March 04, 2024

Supply chain work focuses on increasing profits for farmers

ELIZABETH, Ill. — Developing the supply chain is an important part of adding value to products sold by farmers to consumers.

“We are working in five geographic areas located in Illinois, Wisconsin and Minnesota for the Grassland 2.0 project,” said Sarah Lloyd, supply chain specialist for Grassland 2.0.

“You could do something individually on your farm, but if we’re going to move the needle on water quality, carbon and community vitality issues, we need to do this together,” said Lloyd during the Working Towards Regenerative Agriculture workshop hosted by University of Illinois Extension, University of Wisconsin Extension and the Grassland 2.0 project.

“Part of the work is connecting people and figuring out together where we want to be in our watersheds, communities and on the land,” she said.

“We know this costs money and you have to make money doing it, so we need to design supply chains and economic enterprises so that they work.”

Financial and capital needs are an important part of the project.

“There’s a lot of money flowing around trying to find places to support regenerative agriculture,” Lloyd said. “We need to de-risk the transition for farmers and processors.”

In the area around Wausau, Wisconsin, Lloyd is working with a custom heifer grazing supply chain.

“We are helping people figure out how to get their heifers on grass, who they are raising heifers for and how the relationship is built,” she said.

Another area of interest is grassfed beef.

“We envision a grassfed meat supply chain for the entire four-state driftless area,” Lloyd said. “We have similar topography so people are dealing with the same kind of land challenges and opportunities.”

There is the potential to build a regional identity.

“Driftless has a geographic indicator for grapes, so what if we had driftless beef?” Lloyd asked. “Maybe there’s a way for us to come together, hold onto things unique to this area and get a value out of that name.”

The idea is to rebuild some density in the supply chain, Lloyd said, and the driftless area is the perfect place to do it.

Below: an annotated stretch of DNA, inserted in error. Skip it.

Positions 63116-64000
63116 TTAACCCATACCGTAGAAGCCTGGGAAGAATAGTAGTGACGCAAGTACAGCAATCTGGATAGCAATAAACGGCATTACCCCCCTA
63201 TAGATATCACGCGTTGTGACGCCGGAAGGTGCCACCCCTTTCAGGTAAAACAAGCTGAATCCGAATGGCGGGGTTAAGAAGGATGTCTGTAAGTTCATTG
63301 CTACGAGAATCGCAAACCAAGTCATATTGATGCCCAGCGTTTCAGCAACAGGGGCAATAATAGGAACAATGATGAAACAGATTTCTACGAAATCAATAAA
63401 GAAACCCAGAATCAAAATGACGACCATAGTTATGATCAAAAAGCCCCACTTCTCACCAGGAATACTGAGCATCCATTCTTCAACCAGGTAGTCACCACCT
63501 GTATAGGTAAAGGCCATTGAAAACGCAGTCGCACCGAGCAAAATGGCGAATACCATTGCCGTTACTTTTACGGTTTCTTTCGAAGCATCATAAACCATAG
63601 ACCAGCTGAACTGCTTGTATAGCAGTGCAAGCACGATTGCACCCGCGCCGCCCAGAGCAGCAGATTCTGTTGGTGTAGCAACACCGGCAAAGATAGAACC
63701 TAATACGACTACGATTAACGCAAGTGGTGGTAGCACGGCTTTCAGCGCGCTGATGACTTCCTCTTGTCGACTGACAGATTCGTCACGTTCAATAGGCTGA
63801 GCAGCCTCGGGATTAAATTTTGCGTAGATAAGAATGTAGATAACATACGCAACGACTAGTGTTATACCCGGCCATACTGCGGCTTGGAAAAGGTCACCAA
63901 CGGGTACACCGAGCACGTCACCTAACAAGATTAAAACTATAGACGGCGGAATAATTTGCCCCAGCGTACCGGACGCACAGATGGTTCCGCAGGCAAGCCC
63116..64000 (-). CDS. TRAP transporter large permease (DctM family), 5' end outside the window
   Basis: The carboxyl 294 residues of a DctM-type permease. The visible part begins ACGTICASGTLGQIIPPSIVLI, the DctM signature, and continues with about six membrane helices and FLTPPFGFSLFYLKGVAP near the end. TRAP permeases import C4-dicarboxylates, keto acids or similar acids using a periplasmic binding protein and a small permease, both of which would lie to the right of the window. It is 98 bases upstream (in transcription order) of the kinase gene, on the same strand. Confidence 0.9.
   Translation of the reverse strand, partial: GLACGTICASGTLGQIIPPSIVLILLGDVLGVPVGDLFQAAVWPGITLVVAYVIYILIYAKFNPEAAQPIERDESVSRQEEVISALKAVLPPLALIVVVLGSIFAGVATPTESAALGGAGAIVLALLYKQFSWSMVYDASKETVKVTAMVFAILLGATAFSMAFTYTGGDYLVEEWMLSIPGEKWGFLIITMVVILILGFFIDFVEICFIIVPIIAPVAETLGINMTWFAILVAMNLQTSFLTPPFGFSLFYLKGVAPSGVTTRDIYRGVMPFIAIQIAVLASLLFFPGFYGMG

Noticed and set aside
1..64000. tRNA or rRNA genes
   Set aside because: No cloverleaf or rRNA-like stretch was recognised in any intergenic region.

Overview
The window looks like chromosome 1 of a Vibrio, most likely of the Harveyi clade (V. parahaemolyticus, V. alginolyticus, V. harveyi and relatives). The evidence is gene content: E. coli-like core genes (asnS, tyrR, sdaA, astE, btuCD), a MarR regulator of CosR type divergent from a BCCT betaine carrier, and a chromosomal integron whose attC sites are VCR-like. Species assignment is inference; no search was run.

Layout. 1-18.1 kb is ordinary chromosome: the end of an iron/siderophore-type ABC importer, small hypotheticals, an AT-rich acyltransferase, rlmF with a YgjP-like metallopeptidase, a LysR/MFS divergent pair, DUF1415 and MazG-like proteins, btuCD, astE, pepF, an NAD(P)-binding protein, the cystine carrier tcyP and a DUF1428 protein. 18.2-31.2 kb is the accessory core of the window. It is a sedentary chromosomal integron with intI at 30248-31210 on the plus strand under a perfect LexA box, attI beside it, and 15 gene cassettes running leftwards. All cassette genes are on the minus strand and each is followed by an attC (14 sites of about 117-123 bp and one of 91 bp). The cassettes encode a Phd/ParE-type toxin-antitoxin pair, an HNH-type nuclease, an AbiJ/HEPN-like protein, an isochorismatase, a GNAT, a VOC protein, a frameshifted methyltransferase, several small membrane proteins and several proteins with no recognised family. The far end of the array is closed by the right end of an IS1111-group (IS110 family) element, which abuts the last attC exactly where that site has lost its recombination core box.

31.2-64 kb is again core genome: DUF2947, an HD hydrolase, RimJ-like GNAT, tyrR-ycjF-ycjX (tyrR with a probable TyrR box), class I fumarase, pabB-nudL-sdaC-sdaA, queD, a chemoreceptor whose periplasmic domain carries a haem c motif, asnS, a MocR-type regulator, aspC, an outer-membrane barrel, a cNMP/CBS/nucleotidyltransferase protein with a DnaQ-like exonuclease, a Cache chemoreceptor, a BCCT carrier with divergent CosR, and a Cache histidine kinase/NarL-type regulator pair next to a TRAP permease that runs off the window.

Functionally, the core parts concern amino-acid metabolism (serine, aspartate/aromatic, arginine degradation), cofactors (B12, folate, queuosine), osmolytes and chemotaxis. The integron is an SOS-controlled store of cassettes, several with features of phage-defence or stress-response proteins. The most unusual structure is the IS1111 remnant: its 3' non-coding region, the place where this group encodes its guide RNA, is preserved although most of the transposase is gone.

“We’re in the right place at the right time,” she said.

“The problem in the Upper Midwest is we have a lot of people selling their products into commodity, low-value markets,” said Lloyd, whose family operates a 450-cow dairy operation.

One option is for farmers to direct market their products to consumers.

“That works for a lot of people, but I can’t take my 450 cows’ worth of milk to the farmers market because it is illegal in Wisconsin to sell raw milk and it would be a hassle,” Lloyd said.

“We need to create collaborative, cooperative enterprises that have multiple sellers in an alliance with processors to work together to build a better system where people can make money and get value out of those qualities we care about that include our land, water and communities,” she said. “We have to do it together.”

With collaborative aggregation in the supply chain, Lloyd said, some of the middlemen can be minimized.

Lloyd works with a group of vegetable growers that founded the Wisconsin Food Hub Cooperative that owns a warehouse and delivery trucks.

“The farmers were running into each other at the backs of grocery stores delivering bins of vegetables,” she said. “So, they got together, hired a sales manager and now they dispatch trucks so they don’t all have to do it separately.”

Many consumers care about water quality, soil erosion, grassland birds and pollinators, Lloyd said, and more food brands are also getting involved.

“Brands are making all sorts of claims and Grassland 2.0 wants to bring science to the table to help people make legitimate claims about these different qualities,” Lloyd said.

“We’re working to aggregate the information in a watershed so people can tell the story of all the good things they’re doing on their land.”

The idea is to get market access and higher value because of the way a farmer is grazing or raising their animals.

“Managed grazing is the gold standard and the best way to get to these outputs,” Lloyd said.

While working on supply chain development, Lloyd has found bottlenecks with slaughter, butcher and frozen storage capacity.

“There is a mismatch of timing when animals go to slaughter and plants have capacity,” she said. “There are also labor issues and there’s a need for capital financing to support existing businesses and start-ups.”

Another issue is developing markets and infrastructure for using the full carcass including hides, offal and bones.

“We need to build better connections for the local production to go to institutional and retail buyers in our region,” Lloyd said. “Why aren’t schools serving grassfed beef from our watershed?”

Part of the strategy, she said, is to build a tighter farmer-eater link.

“Imagine a system of movement of meat in the region that takes advantage of the great conservation work that farmers are doing,” she said. “We want to capture that value through telling the story of people and their land.”

Martha Blum

Martha Blum

Field Editor